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I’m fairly well versed in component labels like C1, R12, U72, etc but while taking apart a small external hard drive I found a component which looks to be made of ceramic labelled SK1.

Now, crystals should be marked as Yx (where x is a number) and both ends seem to terminate at a chip, but is this a standard part label? Other oscillators on the board are labelled as you’d expect.

enter image description here

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closed as off-topic by Chris Stratton, Nick Alexeev Oct 7 '18 at 23:13

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  • \$\begingroup\$ Some varistor perhaps? Can you zoom out a bit and follow the trace to the left? \$\endgroup\$ – winny Oct 7 '18 at 16:30
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    \$\begingroup\$ Please see our Component Identification Question Guidelines. As it stands, your question currently does not meet several of the requirements. Please take another picture that's in focus! \$\endgroup\$ – Dave Tweed Oct 7 '18 at 16:36
  • \$\begingroup\$ Thanks folks! I’ve already thrown out the PCB so not much luck. I hadn’t expected to learn exactly what part this is in question, but what part type is denoted by “SK”. Sorry if the photo started a goose chase. For what it’s worth, both leads fed back to the IC through R4 and R53. \$\endgroup\$ – RandomInsano Oct 7 '18 at 16:47
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    \$\begingroup\$ I'm voting to close this question as off-topic because the asker has thrown away the component in question and thus it is not available for further investigation. \$\endgroup\$ – Chris Stratton Oct 7 '18 at 17:14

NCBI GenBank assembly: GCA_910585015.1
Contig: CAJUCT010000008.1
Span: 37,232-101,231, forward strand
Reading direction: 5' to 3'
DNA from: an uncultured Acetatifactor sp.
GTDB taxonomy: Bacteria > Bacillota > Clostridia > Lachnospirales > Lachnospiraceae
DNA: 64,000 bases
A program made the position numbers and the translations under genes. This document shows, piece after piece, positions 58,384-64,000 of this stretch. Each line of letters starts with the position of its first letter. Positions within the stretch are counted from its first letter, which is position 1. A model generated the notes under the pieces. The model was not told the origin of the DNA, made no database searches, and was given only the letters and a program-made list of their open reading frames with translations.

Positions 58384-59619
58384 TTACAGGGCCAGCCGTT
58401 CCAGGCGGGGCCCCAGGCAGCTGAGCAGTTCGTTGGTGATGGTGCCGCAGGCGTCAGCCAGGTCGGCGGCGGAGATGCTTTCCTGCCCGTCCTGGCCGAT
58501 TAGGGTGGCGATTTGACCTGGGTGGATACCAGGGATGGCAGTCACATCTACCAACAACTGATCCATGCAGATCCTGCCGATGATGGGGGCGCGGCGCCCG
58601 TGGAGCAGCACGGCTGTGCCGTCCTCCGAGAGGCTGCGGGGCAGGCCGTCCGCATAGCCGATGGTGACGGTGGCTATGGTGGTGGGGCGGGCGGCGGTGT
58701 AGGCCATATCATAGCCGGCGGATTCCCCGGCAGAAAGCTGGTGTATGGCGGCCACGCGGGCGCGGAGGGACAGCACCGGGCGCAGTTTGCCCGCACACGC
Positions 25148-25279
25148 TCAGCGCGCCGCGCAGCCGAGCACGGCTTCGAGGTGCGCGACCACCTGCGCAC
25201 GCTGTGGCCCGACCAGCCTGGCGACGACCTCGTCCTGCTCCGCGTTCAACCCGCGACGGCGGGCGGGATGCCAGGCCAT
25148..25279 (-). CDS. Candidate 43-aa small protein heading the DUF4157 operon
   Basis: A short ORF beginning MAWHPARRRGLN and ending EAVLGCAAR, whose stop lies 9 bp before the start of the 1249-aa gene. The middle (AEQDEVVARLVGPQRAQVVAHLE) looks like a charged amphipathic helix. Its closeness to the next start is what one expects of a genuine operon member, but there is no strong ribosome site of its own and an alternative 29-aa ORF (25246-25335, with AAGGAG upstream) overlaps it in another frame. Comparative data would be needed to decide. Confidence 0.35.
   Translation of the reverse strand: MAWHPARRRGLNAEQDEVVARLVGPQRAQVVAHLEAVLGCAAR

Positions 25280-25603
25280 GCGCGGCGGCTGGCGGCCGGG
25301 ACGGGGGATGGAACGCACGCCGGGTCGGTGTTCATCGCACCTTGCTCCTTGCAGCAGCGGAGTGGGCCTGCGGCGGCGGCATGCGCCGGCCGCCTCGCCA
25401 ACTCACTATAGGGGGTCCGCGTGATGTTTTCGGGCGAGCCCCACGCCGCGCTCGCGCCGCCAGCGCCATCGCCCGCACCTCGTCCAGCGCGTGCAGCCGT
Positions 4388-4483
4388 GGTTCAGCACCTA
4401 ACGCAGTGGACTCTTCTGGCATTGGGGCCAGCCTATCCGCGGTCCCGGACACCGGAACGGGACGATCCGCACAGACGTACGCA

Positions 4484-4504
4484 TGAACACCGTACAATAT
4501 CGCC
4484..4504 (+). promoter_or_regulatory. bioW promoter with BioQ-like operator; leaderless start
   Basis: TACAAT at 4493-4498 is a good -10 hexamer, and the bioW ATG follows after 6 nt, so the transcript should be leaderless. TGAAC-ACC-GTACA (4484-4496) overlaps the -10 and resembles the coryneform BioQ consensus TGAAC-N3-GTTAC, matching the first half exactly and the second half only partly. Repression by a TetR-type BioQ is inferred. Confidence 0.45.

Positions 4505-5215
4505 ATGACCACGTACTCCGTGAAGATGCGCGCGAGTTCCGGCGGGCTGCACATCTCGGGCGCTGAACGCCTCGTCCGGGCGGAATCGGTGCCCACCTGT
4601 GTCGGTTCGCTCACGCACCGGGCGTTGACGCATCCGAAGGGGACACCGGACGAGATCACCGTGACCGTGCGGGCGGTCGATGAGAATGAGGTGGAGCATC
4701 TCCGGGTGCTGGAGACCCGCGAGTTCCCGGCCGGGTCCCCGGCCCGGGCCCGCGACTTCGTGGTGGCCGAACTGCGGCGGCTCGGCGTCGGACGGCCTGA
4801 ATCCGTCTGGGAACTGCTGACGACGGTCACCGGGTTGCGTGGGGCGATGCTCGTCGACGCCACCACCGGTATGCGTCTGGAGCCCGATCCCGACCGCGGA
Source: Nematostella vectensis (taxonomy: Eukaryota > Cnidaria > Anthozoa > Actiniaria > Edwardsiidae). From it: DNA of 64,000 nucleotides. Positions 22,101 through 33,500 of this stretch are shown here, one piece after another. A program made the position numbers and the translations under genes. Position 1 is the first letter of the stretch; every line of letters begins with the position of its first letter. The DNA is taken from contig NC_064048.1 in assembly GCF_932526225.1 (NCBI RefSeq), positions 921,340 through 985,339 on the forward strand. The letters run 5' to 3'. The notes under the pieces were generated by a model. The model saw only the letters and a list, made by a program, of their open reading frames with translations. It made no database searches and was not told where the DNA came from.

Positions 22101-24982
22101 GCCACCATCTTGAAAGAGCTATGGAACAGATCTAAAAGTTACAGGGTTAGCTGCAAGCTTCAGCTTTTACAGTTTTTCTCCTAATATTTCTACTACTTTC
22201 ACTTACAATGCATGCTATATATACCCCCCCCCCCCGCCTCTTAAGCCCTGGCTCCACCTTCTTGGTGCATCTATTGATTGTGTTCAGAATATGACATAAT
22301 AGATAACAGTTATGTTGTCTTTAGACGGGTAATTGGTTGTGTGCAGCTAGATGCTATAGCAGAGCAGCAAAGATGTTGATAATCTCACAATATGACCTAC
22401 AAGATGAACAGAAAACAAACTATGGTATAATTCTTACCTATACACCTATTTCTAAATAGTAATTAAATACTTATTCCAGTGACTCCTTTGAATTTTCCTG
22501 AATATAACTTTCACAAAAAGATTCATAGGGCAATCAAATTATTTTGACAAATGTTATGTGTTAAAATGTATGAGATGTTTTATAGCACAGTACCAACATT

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    \$\begingroup\$ It's not an identification question. It's a perfectly fine question about PCB layout and best-practices naming. \$\endgroup\$ – pipe Oct 7 '18 at 17:38
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while taking apart a small external hard drive I found a component which looks to be made of ceramic labelled SK1

It's a shock sensor used by the hard drive controller (hence the choice of "SK" for the designator makes sense - ShocK).

For example, here is the product page for this type of ceramic-package shock / vibration sensor, made by Murata, containing cantilever-mounted piezo elements:

https://www.murata.com/en-eu/products/sensor/shock/consumer

Quoting from that web page:

Murata shock sensors find use in many computer hard disk drives. They detect impacts - for example, when the storage falls to the floor - in a fraction of a second and prevent read and write errors.

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  • \$\begingroup\$ If it is necessary to mount it at a 45 degree angle to allow X and Y shock detection, would there not be a diagonal direction in which it cannot detect shock? \$\endgroup\$ – ζ-- Oct 7 '18 at 18:27
  • \$\begingroup\$ Hmm. Given that some have a “primary inclined angle” of 25 degrees that may help for Z? There is usually an accelerometer somewhere as well. \$\endgroup\$ – RandomInsano Oct 7 '18 at 18:44
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    \$\begingroup\$ @AndreyAkhmetov - As RandomInsano mentioned in his comment following yours, some of these sensors have the internal piezoelectric element oriented at an angle to the X-Y plane, so they are sensitive in the Z-axis too. Also some (typically more expensive) hard drives can have multiple shock sensors in different orientations, for improved sensitivity. So in my experience, no, there isn't a direction in which they can't detect shock. That part of my answer was just trying to explain how one sensor could be sensitive in multiple planes, by having it mounted at an angle as shown in the photo.. \$\endgroup\$ – SamGibson Oct 7 '18 at 19:13
  • \$\begingroup\$ @RandomInsano - Yes, my information is that the chosen sensors have Z-axis senstivity for the reason you mention, with the piezoelectric element angled internally to the X-Y planes. \$\endgroup\$ – SamGibson Oct 7 '18 at 19:16

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